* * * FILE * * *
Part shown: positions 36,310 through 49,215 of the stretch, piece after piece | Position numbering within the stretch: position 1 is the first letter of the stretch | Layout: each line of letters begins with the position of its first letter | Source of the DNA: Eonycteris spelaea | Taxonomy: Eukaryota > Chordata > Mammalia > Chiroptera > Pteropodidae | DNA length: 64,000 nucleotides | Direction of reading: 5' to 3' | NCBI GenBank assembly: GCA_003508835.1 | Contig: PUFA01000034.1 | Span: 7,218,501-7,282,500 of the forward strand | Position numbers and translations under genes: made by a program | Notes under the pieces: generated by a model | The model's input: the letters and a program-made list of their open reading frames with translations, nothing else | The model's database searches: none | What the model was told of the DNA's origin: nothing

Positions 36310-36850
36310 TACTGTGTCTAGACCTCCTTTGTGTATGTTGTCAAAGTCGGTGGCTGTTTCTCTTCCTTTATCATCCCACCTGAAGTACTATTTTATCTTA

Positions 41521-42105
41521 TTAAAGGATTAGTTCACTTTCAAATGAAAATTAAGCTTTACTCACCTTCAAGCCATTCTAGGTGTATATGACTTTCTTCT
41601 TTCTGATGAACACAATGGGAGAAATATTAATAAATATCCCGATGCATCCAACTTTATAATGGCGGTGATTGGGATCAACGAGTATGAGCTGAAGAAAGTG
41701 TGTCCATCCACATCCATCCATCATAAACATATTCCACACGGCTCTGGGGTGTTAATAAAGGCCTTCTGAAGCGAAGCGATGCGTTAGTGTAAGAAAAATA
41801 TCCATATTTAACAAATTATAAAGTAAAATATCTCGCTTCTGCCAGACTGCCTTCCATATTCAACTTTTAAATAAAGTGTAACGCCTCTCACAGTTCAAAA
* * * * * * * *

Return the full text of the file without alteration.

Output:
Part shown: positions 36,310 through 49,215 of the stretch, piece after piece | Position numbering within the stretch: position 1 is the first letter of the stretch | Layout: each line of letters begins with the position of its first letter | Source of the DNA: Eonycteris spelaea | Taxonomy: Eukaryota > Chordata > Mammalia > Chiroptera > Pteropodidae | DNA length: 64,000 nucleotides | Direction of reading: 5' to 3' | NCBI GenBank assembly: GCA_003508835.1 | Contig: PUFA01000034.1 | Span: 7,218,501-7,282,500 of the forward strand | Position numbers and translations under genes: made by a program | Notes under the pieces: generated by a model | The model's input: the letters and a program-made list of their open reading frames with translations, nothing else | The model's database searches: none | What the model was told of the DNA's origin: nothing

Positions 36310-36850
36310 TACTGTGTCTAGACCTCCTTTGTGTATGTTGTCAAAGTCGGTGGCTGTTTCTCTTCCTTTATCATCCCACCTGAAGTACTATTTTATCTTA

Positions 41521-42105
41521 TTAAAGGATTAGTTCACTTTCAAATGAAAATTAAGCTTTACTCACCTTCAAGCCATTCTAGGTGTATATGACTTTCTTCT
41601 TTCTGATGAACACAATGGGAGAAATATTAATAAATATCCCGATGCATCCAACTTTATAATGGCGGTGATTGGGATCAACGAGTATGAGCTGAAGAAAGTG
41701 TGTCCATCCACATCCATCCATCATAAACATATTCCACACGGCTCTGGGGTGTTAATAAAGGCCTTCTGAAGCGAAGCGATGCGTTAGTGTAAGAAAAATA
41801 TCCATATTTAACAAATTATAAAGTAAAATATCTCGCTTCTGCCAGACTGCCTTCCATATTCAACTTTTAAATAAAGTGTAACGCCTCTCACAGTTCAAAA